Clash of the generations
Word on the street is that old-school truckers view the younger generation as mechanically inept, technology-addicted, bad-attitude slackers who consider trucking nothing more than guiding a vehicle to a paycheck. The young truckers see the old-timers as smug, condescending, out of touch with technology and unwilling to lift a finger to help them out in a bind.
Rick Hodge trained truckers ages 23-73 for Oregon Truck Co. and says he found many of the stereotypes are true, though there are always exceptions. “For the most part, older drivers appear to be more insecure about the peripherals of trucking, such as paperwork and the changes in the industry coming down due to CSA 2010,” Hodge says. “Younger drivers seem to be more cocky with an ‘I know it all’ attitude but have a harder time driving. I have also noticed that neither group wants to adjust to the new ways that are coming due to CSA 2010.”
Do generational stereotypes apply to all drivers? We chose seven truckers, based solely on their ages, to participate in a roundtable conference call about the differences across the decades. The youngest driver, Jayme Snow, 24, was far from the stereotypical bad-attitude young driver, and John Bryant, 56 (who was interviewed separately because he was unable to attend the conference call), was definitely not the burned-out, techno-stupid old-timer. The 30-somethings, Chad, Trucker Steve and Chris, could see both sides of the debate. Kathy and Lacey* brought their experienced/female perspective to the table. You can draw your own conclusions from the conversation that’s re-capped (and edited for length) here. Ages are noted in parentheses at first reference.
*Name has been changed at request of driver due to a domestic situation.
Poor driving skills
Look at trucking as a job, not a career
Distrustful toward old-timers
Trash talking on CB
Bad work ethic
Like flashier equipment
Truckers News: Do you view trucking as a job, a career or a hobby?
Chad (31): I would have to say that I look at my job more as a hobby. This is what I’ve always wanted to do. I love doing what I’m doing. I’ve turned it into a career and a professional business, and every day that I go to work, I feel like I’m still doing my hobby. My grandfather had a livestock trucking business, so I was kind of raised with some of the old-school guys. We wear nice, starched pants, nice boots and a nice button-up shirt.
Chris (35): I look at trucking as a way to make a living and support my family. I think the attitude out here is to go to work every day and make a dollar and go home and relax. I think some of the older truckers may have the attitude of “I’ve been there, done that, and I don’t have to do it again,” and some of the younger guys are coming out of school with the attitude “I was trained by a trainer, and you don’t have to tell me no different.”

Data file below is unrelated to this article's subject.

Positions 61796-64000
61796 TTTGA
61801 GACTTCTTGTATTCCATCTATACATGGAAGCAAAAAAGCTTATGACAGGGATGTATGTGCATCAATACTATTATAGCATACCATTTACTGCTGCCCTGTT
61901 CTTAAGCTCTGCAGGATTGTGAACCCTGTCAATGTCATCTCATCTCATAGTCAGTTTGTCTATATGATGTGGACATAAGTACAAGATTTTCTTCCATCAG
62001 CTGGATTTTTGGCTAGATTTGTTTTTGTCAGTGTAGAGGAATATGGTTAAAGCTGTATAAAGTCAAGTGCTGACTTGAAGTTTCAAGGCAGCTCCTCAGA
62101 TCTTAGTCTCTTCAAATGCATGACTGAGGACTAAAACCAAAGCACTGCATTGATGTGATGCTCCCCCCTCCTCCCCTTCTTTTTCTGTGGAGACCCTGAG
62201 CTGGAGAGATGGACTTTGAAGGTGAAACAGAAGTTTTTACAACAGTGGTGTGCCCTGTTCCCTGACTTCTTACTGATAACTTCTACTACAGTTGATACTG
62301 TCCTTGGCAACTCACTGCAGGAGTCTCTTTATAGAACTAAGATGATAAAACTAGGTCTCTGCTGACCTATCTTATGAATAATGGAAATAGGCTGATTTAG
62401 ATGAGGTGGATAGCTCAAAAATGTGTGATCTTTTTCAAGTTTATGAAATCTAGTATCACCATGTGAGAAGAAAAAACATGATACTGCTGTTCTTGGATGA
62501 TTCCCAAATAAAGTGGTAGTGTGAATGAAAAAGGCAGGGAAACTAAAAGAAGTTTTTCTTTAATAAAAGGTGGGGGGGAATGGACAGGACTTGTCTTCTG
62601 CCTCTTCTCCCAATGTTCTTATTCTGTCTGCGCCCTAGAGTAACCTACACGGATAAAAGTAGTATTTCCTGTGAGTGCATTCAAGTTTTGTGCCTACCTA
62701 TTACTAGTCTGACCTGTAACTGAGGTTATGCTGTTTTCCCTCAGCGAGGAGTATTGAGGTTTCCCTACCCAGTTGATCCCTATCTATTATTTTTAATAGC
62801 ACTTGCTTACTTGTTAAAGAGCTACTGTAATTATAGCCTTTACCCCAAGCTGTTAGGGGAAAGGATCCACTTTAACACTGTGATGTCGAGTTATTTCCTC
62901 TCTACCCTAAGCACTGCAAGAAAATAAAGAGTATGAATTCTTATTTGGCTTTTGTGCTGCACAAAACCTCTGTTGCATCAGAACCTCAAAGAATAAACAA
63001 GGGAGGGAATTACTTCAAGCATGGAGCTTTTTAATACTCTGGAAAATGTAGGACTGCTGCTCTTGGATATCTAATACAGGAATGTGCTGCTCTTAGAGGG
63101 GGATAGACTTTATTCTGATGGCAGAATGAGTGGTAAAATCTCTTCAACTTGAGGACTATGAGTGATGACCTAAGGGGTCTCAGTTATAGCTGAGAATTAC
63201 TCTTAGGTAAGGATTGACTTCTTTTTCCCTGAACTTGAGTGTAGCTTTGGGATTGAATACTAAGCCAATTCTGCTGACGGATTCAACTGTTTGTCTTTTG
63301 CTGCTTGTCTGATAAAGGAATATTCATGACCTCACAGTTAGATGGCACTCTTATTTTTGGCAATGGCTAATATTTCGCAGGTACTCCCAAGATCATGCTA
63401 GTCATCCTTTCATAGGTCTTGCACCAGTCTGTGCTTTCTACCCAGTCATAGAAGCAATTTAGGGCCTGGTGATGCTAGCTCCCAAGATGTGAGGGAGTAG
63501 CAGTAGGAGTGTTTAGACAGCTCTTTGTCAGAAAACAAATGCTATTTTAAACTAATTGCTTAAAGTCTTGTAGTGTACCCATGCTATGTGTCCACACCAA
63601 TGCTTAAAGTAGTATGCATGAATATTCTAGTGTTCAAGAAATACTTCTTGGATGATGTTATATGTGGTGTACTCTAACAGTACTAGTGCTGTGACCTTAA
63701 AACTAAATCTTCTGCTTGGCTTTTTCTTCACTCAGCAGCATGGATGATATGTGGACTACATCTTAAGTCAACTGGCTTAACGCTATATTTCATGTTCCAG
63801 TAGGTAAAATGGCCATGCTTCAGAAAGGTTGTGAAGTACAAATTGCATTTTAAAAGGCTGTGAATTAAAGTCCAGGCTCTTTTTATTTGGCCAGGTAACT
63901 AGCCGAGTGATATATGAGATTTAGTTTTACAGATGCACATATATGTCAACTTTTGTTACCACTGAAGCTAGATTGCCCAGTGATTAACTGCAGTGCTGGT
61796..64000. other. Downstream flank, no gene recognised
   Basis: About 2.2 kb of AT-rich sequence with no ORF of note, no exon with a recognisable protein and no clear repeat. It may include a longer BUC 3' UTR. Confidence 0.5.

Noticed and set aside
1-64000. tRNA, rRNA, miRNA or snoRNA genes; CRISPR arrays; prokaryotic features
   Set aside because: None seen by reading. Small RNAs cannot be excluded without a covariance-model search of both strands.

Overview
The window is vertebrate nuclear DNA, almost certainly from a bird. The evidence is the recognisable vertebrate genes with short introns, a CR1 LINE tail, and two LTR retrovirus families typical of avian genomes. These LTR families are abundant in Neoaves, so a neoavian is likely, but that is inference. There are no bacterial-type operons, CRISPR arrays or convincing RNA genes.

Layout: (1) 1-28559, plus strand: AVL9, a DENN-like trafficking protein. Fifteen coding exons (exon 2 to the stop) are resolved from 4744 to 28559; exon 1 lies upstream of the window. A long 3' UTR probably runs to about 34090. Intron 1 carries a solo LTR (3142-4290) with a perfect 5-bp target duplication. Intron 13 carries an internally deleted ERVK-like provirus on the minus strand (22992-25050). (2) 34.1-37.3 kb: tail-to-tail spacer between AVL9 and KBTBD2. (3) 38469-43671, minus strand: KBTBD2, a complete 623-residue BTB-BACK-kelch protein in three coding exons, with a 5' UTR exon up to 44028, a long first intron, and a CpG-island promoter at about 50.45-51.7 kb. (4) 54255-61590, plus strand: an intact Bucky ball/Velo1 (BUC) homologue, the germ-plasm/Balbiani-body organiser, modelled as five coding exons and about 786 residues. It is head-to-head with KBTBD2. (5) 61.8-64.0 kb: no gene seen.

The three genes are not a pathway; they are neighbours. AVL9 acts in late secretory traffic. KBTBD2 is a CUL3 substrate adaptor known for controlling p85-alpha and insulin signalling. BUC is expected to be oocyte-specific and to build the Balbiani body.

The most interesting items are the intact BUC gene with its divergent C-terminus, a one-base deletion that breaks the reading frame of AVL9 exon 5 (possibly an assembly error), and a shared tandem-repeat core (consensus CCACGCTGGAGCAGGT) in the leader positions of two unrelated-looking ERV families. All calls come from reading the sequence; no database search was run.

Trucker Steve (31): Trucking’s definitely a career for me. I’m a third-generation truck driver. Everyone in my family drives. Everybody that I know, pretty much, drives. It is what you make it. It can be a lot of fun, or it can be a lot of work. I think there are a lot of people in the industry who are bitter, but I don’t think trucking has changed as much as a lot of people think it has. You know, everyone’s responsible for their own happiness out here.
John (56): Trucking is a profession for me. I think some of the new-school drivers don’t look at it as anything more than a job. I enjoy what I do. It’s just getting harder and harder, especially with the new laws in [CSA] 2010. I still love what I do. I don’t think the young guys love it, though. I think they look at it more as a job, that they couldn’t do anything else and they came out to drive truck.
Jayme (24): I’m in livestock hauling, too, and by all means I look at it as my hobby. I told my dad when I was in the fifth grade that I was going to drive a truck when I turned 18. It’s always been a dream for me, so I look at it every day as I get to do my hobby. I work lots of long hours, and I work really hard to get to do what I do. Even when I was a kid, I enjoyed listening to the older drivers, because they were always talking about how they did it in the good old days.
Kathy (49): This was a safety valve for me, and I made it a career. I do see an attitude difference between the older and the younger generation, and I can say this also from the standpoint of having been a trainer. I’m a female, and I hear it all the time: “You don’t know what you’re doing” and “You don’t know how to do this because you’re female.” I find a lot of the attitude toward us is “Leave me alone, you’re a female, and I don’t want your help.” And this is not just from the younger generation.
Lacey (47): It’s a job. That’s all it is. It’s a job.
Knights of the highway no more?